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Some indigenous traditions have remained nearly untouched until quite recently, because of the geographical remoteness of the cultures that created them (vast areas of rainforest and mountain terrain had remained unexplored until quite recently). But for the most part, South American music is a fascinating mix of Spanish, Portuguese, and indigenous art forms, as well as the music of Africans who were brought to the continent as slaves. Repertories can be as diverse as the romanzas found throughout South America (historically linked to folk songs of the Spanish renaissance) and the music of the Brazilian capoeira tradition, an art form strongly influenced by African music that is accompanied by physical movements resembling martial arts.

Argentina and tango

In music of both its indigenous peoples and that of the Spanish conquistadors of the 16th century, as well as more recent immigrants, Argentina boasts a rich and varied heritage of art, folk, and popular traditions. Perhaps the musical genre most closely associated with this diverse country of nearly forty million is the tango. In fact, few artistic expressions are so closely associated with their country of origin as the tango is with Argentina, though variations of this popular dance arose in many Latin American countries. Perhaps no other proof is necessary than the fact that the climactic song “Don’t Cry For Me, Argentina,” from Andrew Lloyd Webber’s Evita, is cast in a tango style. As both a seductive dance and a musical genre, tango had lowly origins in the brothels of Buenos Aires, Argentina’s capital city, where it took shape during the last three decades of the 19th century, drawing on a variety of earlier Spanish and Creole forms. However, by the turn of the century, the dance and its music had begun to be accepted by the urban middle class, and been exported to the world. In the early 1910s, tango, perhaps because of its aura of the risqué (in its most popular form it is a couples dance, with the dancers tightly clasped together, and the male performing stylized moves that suggest erotic power and conquest) created a sensation in Europe and the United States. As a result, any music with the tango’s characteristic “habanera” rhythm (think of the title character’s famous aria in Bizet’s opera Carmen) began to be called a “tango,” though true Argentinean tango continued to develop as a distinctive art form.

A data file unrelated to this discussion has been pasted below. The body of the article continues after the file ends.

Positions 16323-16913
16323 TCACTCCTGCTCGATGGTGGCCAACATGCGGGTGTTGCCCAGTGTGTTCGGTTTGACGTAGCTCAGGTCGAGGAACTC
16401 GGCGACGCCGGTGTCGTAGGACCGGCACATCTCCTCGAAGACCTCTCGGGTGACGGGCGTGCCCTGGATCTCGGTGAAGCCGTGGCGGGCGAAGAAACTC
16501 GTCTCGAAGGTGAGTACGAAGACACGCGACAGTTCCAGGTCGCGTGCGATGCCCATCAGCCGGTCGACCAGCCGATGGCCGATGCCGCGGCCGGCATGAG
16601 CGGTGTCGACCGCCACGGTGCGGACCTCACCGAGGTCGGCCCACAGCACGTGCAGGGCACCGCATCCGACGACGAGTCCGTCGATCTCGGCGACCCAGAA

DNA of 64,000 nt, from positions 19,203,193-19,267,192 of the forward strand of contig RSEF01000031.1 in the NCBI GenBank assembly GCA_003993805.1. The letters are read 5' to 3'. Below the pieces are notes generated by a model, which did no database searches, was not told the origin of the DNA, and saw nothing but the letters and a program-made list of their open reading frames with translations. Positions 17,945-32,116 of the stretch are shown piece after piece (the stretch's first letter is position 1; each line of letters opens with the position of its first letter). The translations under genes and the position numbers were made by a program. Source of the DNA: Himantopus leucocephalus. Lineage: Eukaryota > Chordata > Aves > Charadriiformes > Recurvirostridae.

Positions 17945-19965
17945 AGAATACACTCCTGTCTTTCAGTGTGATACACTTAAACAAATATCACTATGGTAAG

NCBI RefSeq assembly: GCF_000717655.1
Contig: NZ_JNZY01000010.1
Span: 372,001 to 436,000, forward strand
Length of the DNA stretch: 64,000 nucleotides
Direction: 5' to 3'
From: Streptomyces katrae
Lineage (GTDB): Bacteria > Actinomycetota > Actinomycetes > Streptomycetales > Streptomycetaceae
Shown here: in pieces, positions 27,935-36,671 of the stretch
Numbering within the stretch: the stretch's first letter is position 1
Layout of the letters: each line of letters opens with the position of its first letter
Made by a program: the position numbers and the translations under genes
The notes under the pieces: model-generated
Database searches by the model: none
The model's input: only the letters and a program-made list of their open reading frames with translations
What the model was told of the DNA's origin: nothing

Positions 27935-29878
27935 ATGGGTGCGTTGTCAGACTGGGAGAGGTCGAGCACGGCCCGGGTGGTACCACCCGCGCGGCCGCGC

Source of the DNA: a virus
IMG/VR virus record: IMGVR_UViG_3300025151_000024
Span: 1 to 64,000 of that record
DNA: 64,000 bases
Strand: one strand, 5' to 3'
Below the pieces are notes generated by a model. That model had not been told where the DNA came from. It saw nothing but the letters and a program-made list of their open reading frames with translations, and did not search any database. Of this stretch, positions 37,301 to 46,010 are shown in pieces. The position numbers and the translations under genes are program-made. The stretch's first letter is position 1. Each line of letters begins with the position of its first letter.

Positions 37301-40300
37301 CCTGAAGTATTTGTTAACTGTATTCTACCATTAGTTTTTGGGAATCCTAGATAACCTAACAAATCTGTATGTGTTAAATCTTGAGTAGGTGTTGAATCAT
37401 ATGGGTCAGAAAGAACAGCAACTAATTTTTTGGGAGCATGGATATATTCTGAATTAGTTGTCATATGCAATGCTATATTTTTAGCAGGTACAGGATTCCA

The earliest tango ensembles were made up simply of violin, flute and guitar, though the guitar was occasionally replaced by an accordion. The turn of the century saw the incorporation of the bandoneón, a special type of 38-key accordion, as well as the piano. Later groups brought in additional string instruments, including the double bass. By the time of tango’s “Golden Age” in the 1940s, some ensembles had grown to the size of small orchestras, with full string sections, several bandoneónes, and often vocalists. By the late 1950s and early 1960s, the popularity of tango in its native Argentina had been largely eclipsed by newer forms of popular and folk music. But with the rise in popularity of composer and bandoneón virtuoso Astor Piazzolla (1921-1992) and his “New Tango” (see Musician Biographies), tango reached a new international audience, culminating in the wildly successful world tour of the Tango Argentino show, a stage extravaganza created in the early 1980s by Claudio Segovia and Hector Orezzoli that eventually made its way to Broadway.

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Source:  OpenStax, Music appreciation: its language, history and culture. OpenStax CNX. Jun 03, 2015 Download for free at https://legacy.cnx.org/content/col11803/1.1
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